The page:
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|Title:||Occurrence of salt breakthrough and air-vapor pocket in a direct-contact membrane distillation|
|Citation:||Desalination, 2017; 402:42-49|
|Yuelian Peng, Ju Ge, Shaobin Wang, Zhehao Li|
|Abstract:||A polyvinylidene fluoride (PVDF) hollow fiber module with a low packing density and the permeate orifices on one side was used in a direct-contact membrane distillation process (DCMD). Comparative tests were also performed using a highly hydrophobic polytetrafluoroethylene (PTFE) membrane and a low hydrophobic PVDF membrane with different packing densities. Under varying operating conditions such as the feed and permeate flow rates as well as temperature, the performances of the DCMD were comprehensively investigated. It was rarely found that salt breakthrough in an idle mode and air-vapor pocket in an operative mode could occur. Partial wetting was for the first time found tending to happen in the PVDF membrane in idle mode, which led to salt breakthrough. High feed temperature and flow rate accelerated partial wetting. On the contrary, the PTFE membrane prevented partial wetting and blocked salt permeation. The air-vapor pocket formation at the shell side was attributed to a high vapor flux and incomplete condensation. An increase in packing density and the inversion of permeate orifices could help the mixture of hot vapor and cold permeate eliminate the air-vapor pocket, which was for the first time observed and illustrated.|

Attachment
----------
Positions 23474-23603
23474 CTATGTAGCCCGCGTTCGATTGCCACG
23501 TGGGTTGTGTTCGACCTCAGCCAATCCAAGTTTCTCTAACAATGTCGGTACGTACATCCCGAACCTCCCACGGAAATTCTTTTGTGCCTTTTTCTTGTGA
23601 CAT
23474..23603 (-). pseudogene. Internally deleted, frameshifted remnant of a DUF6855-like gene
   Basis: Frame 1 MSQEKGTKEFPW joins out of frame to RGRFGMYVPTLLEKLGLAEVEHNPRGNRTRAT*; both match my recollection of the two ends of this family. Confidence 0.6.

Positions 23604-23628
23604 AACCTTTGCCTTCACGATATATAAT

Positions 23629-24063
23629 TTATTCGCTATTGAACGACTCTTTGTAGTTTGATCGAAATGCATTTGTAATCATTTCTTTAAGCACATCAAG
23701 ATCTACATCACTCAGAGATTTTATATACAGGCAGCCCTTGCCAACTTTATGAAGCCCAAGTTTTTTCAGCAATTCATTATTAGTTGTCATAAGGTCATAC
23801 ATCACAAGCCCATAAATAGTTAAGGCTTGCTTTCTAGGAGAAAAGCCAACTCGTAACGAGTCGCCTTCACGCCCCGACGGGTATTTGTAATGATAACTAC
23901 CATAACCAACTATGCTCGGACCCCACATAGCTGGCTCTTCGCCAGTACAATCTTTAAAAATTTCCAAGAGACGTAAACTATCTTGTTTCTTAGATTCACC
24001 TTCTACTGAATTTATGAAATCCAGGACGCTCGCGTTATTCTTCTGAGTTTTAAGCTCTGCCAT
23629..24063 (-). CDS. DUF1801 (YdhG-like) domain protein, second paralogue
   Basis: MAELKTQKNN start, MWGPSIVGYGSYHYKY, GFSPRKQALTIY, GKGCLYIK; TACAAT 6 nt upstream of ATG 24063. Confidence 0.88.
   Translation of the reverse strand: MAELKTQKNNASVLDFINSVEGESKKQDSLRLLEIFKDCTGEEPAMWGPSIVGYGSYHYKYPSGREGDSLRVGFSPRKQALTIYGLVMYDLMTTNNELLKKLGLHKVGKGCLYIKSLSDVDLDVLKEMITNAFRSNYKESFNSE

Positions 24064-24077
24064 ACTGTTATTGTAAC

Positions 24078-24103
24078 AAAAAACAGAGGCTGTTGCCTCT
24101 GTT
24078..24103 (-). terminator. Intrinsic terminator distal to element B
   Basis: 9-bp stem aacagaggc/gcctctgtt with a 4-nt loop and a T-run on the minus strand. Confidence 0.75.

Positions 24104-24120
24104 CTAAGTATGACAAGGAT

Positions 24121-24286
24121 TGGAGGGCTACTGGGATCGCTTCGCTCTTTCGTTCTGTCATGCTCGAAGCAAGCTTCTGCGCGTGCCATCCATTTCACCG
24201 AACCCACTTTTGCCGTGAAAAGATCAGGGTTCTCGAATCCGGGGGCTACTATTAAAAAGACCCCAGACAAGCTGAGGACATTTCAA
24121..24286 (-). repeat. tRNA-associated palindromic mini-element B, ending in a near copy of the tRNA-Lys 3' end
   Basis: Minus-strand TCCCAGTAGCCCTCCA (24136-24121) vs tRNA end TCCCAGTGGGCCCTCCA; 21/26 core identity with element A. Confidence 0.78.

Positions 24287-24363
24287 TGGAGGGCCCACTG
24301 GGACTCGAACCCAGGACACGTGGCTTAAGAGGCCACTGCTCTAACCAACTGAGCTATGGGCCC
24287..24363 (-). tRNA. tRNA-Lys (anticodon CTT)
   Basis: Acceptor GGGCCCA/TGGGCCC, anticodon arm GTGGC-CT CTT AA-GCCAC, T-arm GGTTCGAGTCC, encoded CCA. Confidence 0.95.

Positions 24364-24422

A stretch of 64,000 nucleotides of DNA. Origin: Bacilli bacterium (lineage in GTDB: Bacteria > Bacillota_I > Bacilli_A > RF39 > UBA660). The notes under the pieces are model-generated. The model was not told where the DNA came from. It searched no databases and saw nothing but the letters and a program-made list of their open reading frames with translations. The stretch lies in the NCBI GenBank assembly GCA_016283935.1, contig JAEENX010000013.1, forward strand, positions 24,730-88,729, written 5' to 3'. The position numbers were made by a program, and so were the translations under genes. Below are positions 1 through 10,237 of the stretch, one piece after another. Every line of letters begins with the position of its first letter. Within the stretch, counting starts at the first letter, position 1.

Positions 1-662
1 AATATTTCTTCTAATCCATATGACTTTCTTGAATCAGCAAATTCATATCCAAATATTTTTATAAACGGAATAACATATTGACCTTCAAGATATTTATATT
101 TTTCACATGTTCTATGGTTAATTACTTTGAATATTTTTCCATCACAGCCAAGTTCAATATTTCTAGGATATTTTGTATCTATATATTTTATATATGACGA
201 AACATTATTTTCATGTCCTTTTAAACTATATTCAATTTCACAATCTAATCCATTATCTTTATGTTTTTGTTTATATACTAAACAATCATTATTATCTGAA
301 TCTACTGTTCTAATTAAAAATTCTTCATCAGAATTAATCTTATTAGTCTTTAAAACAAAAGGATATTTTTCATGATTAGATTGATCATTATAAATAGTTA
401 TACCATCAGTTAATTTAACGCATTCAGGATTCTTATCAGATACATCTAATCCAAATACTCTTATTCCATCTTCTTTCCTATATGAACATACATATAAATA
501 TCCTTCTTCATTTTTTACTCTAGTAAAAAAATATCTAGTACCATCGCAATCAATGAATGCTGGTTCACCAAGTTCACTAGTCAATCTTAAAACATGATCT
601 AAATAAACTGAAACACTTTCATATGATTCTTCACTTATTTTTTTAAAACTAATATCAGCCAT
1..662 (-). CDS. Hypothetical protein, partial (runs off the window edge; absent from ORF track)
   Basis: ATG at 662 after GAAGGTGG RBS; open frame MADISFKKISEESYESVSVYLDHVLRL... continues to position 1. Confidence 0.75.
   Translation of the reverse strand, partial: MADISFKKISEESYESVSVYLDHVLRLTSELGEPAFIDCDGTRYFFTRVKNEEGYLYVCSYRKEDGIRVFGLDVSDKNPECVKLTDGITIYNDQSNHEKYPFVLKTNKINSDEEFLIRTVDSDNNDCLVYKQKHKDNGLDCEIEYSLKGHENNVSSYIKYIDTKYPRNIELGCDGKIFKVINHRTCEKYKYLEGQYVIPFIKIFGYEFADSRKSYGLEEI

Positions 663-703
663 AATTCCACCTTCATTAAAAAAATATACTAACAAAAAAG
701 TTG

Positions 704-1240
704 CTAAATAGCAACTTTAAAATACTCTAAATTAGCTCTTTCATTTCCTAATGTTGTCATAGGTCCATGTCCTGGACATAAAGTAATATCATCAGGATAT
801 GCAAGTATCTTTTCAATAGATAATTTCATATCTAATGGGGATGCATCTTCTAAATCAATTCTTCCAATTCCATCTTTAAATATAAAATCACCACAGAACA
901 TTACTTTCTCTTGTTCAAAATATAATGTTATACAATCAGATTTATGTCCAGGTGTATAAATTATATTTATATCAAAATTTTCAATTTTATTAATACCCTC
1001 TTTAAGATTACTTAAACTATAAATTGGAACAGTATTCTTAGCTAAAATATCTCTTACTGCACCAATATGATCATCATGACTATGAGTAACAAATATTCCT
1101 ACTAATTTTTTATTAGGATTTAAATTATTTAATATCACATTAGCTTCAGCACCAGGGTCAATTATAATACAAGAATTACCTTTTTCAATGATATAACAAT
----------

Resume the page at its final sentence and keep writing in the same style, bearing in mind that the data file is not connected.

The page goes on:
|Keywords:||Hollow fiber; direct-contact membrane distillation; salt breakthrough; air-vapor pocket; membrane wetting|
|Rights:||© 2016 Elsevier B.V. All rights reserved.|
|Appears in Collections:||Aurora harvest 4|
Chemical Engineering publications
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